The conclusions of a BP-led investigation into the causes of the worst environmental and industrial accident in American history aren’t surprising: it’s Transocean’s and Halliburton’s fault. To be sure, all companies involved – from Transocean’s operation of the floating Deepwater Horizon rig to Halliburton’s cementing job – share some responsibility, but predictably BP’s internal investigation glosses over critical decisions by BP management over well design that prioritized expediency over safety. As the New York Times reports, this digging-in-your-heels approach likely previews BPs efforts to fight charges the company’s management of the well was criminally negligent. This issue is critical to BP managing exposure to significant fines and sanctions for wrongdoing. So far the markets are reacting favorably: Fitch today upgraded BP from a BBB to an A bond rating, with Fitch assuming “that a majority of compensatory damages will be met via the independent claim facility that is administered by Kenneth Feinberg, reducing BP’s reliance on committed credit lines and other debt to finance future claims or damage payments.” Public Citizen has noted how this claim facility has prioritized BP’s finances at the expense of victims’, as the $20 billion fund will be shared with natural resource restoration and state & local government reimbursements and its funding is entirely collateralized with BP’s offshore oil and gas production, thereby hindering the ongoing criminal probe of the company’s probable criminal misconduct. Absent substantial modification by the Obama Administration, there’s a chance that BP’s expensive public relations campaign, combined with its sweetheart claims contract, could render the company Beyond Punishment.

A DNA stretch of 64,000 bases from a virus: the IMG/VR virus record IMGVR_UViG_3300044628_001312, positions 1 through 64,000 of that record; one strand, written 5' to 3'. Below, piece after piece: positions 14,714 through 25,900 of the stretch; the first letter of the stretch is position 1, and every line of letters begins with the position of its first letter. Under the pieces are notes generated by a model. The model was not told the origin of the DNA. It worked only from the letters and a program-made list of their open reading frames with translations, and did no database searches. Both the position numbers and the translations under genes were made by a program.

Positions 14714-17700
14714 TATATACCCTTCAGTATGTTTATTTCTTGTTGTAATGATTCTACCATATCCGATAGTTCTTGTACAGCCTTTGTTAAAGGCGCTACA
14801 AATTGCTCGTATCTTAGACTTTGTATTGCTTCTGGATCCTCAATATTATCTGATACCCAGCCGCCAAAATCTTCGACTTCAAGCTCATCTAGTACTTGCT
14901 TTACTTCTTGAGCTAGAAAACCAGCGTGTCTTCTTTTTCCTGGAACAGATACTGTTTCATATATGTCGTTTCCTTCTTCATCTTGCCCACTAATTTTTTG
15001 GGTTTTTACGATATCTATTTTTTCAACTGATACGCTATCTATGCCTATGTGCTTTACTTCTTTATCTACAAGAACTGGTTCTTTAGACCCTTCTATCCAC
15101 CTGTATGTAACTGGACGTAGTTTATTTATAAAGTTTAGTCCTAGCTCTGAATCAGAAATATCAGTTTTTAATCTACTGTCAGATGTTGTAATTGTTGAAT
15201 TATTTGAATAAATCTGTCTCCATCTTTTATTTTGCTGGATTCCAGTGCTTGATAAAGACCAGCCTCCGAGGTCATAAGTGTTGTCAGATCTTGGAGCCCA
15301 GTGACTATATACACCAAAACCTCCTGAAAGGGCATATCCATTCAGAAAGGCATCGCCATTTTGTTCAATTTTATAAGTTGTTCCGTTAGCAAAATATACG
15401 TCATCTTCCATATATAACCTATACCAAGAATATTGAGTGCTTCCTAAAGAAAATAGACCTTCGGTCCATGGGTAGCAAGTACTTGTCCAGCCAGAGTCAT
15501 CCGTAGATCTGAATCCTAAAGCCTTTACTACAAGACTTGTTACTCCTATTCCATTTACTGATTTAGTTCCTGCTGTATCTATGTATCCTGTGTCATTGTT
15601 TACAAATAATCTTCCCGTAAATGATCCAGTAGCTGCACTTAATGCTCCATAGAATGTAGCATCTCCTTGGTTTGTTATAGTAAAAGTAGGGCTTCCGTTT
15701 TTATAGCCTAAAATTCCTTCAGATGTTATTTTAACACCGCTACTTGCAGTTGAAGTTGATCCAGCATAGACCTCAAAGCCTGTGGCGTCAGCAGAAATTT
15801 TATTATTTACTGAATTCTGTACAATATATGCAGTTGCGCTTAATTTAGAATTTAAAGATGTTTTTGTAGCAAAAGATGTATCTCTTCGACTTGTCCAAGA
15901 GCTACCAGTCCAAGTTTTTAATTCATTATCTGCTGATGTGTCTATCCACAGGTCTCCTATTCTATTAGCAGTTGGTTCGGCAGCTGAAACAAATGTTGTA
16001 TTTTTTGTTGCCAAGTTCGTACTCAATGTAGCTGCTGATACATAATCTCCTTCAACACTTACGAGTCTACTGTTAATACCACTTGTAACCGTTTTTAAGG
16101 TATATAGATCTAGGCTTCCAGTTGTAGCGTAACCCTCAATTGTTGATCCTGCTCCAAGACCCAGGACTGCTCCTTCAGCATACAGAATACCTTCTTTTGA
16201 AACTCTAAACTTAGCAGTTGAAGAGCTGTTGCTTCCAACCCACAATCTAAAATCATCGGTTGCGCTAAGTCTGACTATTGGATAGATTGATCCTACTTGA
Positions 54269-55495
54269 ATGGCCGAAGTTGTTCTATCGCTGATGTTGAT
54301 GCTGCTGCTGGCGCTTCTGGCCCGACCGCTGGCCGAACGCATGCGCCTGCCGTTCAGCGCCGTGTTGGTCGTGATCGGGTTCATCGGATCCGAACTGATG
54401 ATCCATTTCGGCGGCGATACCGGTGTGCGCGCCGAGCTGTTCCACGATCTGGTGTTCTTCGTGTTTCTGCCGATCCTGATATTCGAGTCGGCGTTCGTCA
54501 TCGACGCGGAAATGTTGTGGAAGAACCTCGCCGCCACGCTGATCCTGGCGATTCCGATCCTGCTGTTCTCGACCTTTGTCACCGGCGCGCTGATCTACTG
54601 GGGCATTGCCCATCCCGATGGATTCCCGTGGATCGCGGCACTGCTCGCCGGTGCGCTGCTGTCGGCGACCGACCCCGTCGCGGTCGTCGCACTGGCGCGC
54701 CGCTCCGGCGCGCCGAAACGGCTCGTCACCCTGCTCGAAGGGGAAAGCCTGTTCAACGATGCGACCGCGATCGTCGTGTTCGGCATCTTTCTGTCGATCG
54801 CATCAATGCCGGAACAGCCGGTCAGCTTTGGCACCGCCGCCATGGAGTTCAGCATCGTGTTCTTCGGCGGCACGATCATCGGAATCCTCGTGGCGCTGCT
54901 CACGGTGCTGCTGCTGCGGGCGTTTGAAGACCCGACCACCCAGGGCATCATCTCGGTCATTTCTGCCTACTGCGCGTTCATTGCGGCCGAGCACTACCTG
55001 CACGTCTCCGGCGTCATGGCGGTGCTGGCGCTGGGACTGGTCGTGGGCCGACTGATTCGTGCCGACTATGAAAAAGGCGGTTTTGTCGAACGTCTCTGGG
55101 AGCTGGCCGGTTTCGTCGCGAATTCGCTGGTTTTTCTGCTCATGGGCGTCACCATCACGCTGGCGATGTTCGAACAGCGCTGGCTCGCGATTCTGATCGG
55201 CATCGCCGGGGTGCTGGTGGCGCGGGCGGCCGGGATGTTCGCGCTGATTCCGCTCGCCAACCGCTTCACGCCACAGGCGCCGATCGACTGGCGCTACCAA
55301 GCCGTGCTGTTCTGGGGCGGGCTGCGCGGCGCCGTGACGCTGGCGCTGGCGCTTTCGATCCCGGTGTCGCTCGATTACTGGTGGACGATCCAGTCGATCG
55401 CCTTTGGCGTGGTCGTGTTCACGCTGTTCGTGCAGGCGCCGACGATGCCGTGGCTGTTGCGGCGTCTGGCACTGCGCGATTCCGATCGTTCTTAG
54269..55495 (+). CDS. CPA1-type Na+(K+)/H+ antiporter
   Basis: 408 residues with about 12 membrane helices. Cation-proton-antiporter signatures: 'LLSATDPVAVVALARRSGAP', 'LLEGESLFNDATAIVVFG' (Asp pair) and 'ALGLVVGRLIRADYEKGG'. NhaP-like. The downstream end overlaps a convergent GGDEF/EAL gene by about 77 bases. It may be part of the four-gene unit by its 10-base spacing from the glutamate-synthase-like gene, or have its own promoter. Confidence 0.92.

Tyson Slocum is Director of Public Citizen’s Energy Program